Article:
Philodemus and Poetry: Poetic Theory and Practice in Lucretius, Philodemus, and Horace

By Dirk Obbink | Go to book overview

9
Philodemus on the Technicity of Rhetoric

David Blank

It is one thing to attack the practice of an art or arts as useless or even harmful and quite another to say that a certain practice is not an art at all, but rather a mere knack, and then to claim that any attempt to make that practice into an art will fail. In his attacks on the liberal arts, Sextus Empiricus employs both these arguments, claiming, for example, that rhetoric teaches falsehood, that it does not achieve its end of persuasion with any regularity, and that if it is considered as a science, its principles (words, propositions, etc.) are non-existent. He informs us ( Adv. math. 6.4-5; cf. 1.1) that Epicureans argue dogmatically that an art is not necessary for happiness, but is rather harmful, while others aporetically attack the fundamental principles of an art, thereby destroying it entirely.

The transition between these attacks is helped by the fact that most Greek definitions of techne specified that an art must be useful, as did the definition attributed to the Epicureans: "art is a method accomplishing what is useful for life"1 and their claim that in fact it was need that gave rise to the arts in the first place.2

But just how clear is it that the Epicureans insisted that technai had to be useful; and insofar as they did so insist, for what or whom do technai have to be useful?

In a passage drawn from an Epicurean source, Sextus says ( Adv. math. 1.49-52) that there are two arts of grammar: lower grammar or "grammatistic, " the art of reading and writing the letters; and special, deeper or more perfected grammar, which deals with the origin and nature of language, as well as with the works of prose-writers and poets. Even Epicurus, he says, accepted that grammatistic was useful and even necessary, not just for philosophers, but for all men: for it is obvious that the end of every techne is something useful for life; some arts arose mainly to avoid ills (such as medicine), others to find what is helpful (such as navigation). Yet, when Sextus says that Epicureans attack the liberal arts as not necessary or as contributing nothing to happiness or wisdom, that is not to say that they are not technai, although Sextus incorporates them into his own attacks with just that result. All the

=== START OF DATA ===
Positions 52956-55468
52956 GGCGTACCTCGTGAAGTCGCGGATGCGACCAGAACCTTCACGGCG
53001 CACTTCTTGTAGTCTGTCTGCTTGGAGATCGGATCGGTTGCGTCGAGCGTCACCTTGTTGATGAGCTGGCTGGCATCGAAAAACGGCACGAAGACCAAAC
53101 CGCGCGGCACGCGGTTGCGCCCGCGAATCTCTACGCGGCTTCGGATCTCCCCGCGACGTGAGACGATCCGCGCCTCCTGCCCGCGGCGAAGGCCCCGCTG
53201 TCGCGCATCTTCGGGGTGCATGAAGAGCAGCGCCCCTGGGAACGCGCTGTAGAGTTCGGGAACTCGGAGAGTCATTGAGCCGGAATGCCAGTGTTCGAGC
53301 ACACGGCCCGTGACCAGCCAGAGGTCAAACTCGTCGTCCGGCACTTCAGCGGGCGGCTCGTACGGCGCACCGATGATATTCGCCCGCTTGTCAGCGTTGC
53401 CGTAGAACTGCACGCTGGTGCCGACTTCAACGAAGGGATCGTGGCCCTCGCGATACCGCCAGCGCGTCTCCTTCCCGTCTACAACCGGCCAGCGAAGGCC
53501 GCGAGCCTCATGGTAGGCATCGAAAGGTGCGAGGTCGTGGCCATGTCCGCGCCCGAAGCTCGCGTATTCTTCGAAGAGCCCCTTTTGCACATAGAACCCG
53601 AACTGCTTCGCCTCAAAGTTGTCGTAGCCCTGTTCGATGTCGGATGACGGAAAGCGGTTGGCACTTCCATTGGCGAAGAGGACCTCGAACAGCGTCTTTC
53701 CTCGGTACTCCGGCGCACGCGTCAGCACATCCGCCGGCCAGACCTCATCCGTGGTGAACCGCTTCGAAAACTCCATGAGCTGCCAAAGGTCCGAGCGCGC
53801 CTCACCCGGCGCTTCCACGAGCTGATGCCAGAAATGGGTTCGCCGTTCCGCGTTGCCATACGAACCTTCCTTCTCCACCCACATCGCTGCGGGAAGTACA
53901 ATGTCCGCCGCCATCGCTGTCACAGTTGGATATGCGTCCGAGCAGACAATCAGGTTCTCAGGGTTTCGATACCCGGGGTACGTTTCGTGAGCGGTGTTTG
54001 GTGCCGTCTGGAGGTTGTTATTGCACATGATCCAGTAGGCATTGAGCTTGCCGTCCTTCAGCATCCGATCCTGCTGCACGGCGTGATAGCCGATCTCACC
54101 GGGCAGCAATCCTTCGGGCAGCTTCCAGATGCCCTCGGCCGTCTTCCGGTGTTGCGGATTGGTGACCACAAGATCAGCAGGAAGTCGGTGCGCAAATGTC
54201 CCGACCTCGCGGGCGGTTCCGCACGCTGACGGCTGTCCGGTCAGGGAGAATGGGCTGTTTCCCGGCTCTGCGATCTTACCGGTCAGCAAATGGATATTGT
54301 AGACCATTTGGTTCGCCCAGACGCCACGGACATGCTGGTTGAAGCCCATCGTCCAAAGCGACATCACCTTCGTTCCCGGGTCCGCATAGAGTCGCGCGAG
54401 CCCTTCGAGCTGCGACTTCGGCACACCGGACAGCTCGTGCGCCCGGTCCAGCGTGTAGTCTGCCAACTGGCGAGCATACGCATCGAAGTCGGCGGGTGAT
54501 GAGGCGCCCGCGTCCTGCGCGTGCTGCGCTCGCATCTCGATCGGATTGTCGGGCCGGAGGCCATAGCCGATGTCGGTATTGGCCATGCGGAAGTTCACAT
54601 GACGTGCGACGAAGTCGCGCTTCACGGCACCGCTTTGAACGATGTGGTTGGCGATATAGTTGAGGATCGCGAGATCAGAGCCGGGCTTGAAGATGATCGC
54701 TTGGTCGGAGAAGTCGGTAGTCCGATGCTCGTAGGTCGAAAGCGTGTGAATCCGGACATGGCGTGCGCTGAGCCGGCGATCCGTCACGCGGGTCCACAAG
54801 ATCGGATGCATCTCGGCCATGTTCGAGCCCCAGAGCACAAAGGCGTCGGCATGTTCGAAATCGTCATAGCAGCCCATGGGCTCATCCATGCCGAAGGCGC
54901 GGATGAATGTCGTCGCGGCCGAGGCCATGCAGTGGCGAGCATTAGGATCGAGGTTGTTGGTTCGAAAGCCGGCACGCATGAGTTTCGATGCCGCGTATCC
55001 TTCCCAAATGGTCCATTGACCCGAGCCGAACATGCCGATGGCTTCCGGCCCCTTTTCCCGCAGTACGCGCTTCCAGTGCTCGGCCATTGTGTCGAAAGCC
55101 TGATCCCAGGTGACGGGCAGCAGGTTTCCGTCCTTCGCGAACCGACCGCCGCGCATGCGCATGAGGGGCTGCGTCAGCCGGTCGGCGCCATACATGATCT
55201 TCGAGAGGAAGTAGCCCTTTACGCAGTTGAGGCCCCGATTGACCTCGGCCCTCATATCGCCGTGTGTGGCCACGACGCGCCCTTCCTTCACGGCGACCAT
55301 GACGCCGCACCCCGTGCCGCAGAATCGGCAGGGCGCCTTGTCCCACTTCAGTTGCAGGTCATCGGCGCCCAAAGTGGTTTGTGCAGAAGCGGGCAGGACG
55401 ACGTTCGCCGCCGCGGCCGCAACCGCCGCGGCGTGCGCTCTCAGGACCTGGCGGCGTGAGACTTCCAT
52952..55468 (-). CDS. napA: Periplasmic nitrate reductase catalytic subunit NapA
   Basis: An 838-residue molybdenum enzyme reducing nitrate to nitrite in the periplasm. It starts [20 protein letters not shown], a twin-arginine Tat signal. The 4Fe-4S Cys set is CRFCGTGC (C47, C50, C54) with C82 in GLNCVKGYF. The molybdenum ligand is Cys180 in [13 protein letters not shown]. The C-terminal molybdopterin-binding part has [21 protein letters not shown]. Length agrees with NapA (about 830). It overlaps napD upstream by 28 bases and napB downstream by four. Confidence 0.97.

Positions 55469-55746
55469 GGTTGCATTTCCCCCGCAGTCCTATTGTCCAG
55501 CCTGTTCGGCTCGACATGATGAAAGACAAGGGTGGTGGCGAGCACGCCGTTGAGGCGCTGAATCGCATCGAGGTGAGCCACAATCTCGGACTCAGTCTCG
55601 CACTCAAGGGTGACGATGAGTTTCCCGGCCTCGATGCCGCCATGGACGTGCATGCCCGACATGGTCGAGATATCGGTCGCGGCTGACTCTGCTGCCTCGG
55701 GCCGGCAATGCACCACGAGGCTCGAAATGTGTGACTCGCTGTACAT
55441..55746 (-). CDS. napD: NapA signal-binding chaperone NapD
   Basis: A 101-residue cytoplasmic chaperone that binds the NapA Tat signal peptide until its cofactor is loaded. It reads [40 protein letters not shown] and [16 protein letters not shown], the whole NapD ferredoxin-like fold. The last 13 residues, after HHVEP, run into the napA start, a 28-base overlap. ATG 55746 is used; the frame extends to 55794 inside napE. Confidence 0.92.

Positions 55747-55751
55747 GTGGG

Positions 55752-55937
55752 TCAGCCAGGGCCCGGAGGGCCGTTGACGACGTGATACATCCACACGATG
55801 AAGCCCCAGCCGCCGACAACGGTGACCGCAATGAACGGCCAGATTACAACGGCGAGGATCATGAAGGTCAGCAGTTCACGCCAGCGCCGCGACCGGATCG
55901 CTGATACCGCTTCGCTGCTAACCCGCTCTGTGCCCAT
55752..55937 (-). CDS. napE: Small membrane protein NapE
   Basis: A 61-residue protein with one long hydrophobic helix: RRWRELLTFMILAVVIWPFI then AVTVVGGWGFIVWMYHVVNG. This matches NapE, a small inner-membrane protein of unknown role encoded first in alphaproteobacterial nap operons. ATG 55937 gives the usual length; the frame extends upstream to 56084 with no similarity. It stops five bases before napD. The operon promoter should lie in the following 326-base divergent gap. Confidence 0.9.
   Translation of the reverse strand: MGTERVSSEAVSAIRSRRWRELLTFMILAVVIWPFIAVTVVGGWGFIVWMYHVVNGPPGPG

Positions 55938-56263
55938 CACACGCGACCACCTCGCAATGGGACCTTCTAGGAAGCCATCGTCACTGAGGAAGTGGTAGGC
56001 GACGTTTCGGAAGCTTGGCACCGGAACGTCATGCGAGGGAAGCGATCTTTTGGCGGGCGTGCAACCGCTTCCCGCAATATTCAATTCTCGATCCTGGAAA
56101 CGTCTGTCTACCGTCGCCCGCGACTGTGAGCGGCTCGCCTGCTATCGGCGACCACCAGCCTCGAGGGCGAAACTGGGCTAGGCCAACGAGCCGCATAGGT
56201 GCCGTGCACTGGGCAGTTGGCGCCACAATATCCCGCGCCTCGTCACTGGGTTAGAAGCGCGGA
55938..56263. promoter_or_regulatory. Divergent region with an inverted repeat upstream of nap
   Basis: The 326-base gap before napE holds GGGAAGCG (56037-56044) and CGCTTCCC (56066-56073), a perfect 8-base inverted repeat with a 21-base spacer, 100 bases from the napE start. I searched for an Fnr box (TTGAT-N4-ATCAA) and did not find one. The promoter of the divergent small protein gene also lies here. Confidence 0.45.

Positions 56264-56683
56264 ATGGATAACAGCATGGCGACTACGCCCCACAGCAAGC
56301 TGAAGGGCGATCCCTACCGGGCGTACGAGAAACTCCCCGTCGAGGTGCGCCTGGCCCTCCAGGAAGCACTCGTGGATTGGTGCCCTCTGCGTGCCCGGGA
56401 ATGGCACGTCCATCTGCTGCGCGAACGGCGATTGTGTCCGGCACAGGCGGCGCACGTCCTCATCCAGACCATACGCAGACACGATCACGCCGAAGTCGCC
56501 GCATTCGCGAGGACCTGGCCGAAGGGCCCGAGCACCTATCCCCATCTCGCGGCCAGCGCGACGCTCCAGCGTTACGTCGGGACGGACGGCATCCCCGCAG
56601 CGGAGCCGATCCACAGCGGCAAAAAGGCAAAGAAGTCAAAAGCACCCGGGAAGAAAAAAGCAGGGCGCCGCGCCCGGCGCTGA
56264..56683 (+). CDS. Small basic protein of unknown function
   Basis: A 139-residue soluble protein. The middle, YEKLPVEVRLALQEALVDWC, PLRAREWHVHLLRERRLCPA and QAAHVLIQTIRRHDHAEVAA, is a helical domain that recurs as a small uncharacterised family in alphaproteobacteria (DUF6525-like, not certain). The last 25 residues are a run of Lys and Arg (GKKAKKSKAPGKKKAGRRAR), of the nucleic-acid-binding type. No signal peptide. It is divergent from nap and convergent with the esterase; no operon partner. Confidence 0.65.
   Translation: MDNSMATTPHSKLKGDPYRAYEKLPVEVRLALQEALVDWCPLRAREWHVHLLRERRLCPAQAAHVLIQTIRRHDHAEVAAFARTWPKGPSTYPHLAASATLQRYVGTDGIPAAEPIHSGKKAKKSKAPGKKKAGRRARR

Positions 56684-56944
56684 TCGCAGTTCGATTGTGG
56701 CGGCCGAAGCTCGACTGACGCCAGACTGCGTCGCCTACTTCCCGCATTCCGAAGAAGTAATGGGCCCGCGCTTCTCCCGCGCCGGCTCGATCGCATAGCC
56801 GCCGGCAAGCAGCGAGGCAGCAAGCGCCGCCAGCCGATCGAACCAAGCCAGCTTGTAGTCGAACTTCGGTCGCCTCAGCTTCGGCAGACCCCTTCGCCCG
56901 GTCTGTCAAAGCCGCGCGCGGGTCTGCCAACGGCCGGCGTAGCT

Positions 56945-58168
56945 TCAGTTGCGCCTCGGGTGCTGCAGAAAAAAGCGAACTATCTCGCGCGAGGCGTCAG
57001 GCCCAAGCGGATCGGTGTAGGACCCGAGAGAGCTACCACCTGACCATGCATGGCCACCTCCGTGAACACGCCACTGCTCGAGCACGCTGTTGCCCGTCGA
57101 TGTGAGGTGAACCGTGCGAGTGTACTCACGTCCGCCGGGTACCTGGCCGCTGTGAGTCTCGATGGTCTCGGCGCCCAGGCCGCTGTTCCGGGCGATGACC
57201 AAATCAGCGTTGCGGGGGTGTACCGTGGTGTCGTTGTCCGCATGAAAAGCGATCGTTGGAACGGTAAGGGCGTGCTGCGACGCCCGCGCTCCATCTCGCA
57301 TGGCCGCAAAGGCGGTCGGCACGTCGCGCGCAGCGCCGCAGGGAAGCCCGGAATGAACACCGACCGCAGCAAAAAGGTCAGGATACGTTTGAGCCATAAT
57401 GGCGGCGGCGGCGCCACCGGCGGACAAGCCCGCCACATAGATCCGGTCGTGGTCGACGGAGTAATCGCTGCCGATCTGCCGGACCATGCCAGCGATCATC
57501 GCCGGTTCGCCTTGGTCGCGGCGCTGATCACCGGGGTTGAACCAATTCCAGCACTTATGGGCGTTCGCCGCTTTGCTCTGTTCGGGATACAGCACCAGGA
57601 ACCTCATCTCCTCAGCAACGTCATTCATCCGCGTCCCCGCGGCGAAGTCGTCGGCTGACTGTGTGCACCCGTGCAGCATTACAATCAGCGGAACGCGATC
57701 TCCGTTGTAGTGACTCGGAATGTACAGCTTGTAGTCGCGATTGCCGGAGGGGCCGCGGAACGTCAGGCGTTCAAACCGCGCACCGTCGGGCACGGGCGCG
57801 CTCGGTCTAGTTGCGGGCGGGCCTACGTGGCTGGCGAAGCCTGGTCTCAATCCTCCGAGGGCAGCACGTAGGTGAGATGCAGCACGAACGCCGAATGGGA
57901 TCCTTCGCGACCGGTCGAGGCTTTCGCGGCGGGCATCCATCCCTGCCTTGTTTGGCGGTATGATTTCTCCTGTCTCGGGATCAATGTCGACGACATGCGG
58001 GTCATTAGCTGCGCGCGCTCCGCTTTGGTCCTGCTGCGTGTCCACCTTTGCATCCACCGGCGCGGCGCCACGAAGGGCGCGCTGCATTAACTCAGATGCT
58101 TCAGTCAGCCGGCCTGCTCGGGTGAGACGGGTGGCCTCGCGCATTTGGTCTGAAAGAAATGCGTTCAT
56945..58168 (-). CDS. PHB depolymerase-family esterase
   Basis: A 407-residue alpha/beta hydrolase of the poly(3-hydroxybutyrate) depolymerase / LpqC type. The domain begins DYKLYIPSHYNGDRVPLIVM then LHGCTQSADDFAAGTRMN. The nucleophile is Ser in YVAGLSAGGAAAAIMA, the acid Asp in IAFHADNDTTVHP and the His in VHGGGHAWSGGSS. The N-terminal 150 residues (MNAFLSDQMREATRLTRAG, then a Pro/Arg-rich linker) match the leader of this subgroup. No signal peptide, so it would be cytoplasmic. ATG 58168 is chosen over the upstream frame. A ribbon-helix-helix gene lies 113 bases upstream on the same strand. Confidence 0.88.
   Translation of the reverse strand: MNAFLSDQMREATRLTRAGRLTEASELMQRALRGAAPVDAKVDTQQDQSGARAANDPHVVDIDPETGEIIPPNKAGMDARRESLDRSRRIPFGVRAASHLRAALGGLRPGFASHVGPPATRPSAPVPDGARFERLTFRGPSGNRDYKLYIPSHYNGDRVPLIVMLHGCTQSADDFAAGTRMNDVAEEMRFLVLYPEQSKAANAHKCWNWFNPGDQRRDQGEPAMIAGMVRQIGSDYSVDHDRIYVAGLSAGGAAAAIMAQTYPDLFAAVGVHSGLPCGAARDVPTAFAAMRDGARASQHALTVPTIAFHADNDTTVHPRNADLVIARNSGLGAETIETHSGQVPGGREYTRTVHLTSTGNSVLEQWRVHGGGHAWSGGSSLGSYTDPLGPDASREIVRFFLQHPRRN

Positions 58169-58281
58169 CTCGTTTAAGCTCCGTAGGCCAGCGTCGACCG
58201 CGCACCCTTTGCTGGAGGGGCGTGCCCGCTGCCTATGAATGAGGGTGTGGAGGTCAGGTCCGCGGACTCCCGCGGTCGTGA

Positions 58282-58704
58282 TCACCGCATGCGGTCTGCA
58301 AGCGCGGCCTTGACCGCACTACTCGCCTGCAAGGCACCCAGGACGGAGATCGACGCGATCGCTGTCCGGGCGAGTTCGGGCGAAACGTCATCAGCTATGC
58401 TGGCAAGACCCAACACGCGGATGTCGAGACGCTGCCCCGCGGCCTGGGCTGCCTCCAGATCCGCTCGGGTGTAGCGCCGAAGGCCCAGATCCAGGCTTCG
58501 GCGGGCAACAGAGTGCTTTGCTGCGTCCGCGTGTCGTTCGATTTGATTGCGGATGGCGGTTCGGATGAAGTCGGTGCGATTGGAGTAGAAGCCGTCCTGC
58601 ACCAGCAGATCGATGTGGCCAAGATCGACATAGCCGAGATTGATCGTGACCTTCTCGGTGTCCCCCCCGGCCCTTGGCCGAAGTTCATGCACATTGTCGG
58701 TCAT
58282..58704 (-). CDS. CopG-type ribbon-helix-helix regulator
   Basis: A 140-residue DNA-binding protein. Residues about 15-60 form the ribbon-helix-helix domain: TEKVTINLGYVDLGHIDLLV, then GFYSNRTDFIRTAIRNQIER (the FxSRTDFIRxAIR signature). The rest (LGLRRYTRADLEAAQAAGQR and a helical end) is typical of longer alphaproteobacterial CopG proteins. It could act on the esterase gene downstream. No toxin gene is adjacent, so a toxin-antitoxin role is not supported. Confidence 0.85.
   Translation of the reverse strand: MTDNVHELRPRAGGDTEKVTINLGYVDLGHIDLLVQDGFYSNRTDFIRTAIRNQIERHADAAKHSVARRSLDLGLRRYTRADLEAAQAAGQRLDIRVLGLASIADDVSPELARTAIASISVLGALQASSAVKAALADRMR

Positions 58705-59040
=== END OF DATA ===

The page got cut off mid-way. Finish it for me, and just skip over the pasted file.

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1
Scholia to Dionysius Thrax 108.27 = Epicurus fr. 227b Usener, 205 Arrighetti: οἱ μὲν Ἐπικούρειοι οὕτωϲ ὁρίζονται τὴν τέχνηνׁ τέχνη ἐϲτὶ μέθοδοϲ ἐνεργου + ̑ϲα τῳ + ̑ βίῳ τὸ ϲυμϕέρον.
2
Cf. Diogenes of Oenoanda fr. 12 col. ii 8-10 Smith: πάϲαϲ (sc.τὰϲ τέχναϲ) γὰρ ἐγέν|νηϲαν αἱ χρει + ̑αι καὶ πε|ριπτώϲειϲ and Lucretius, On the Nature of Things 5.1029.

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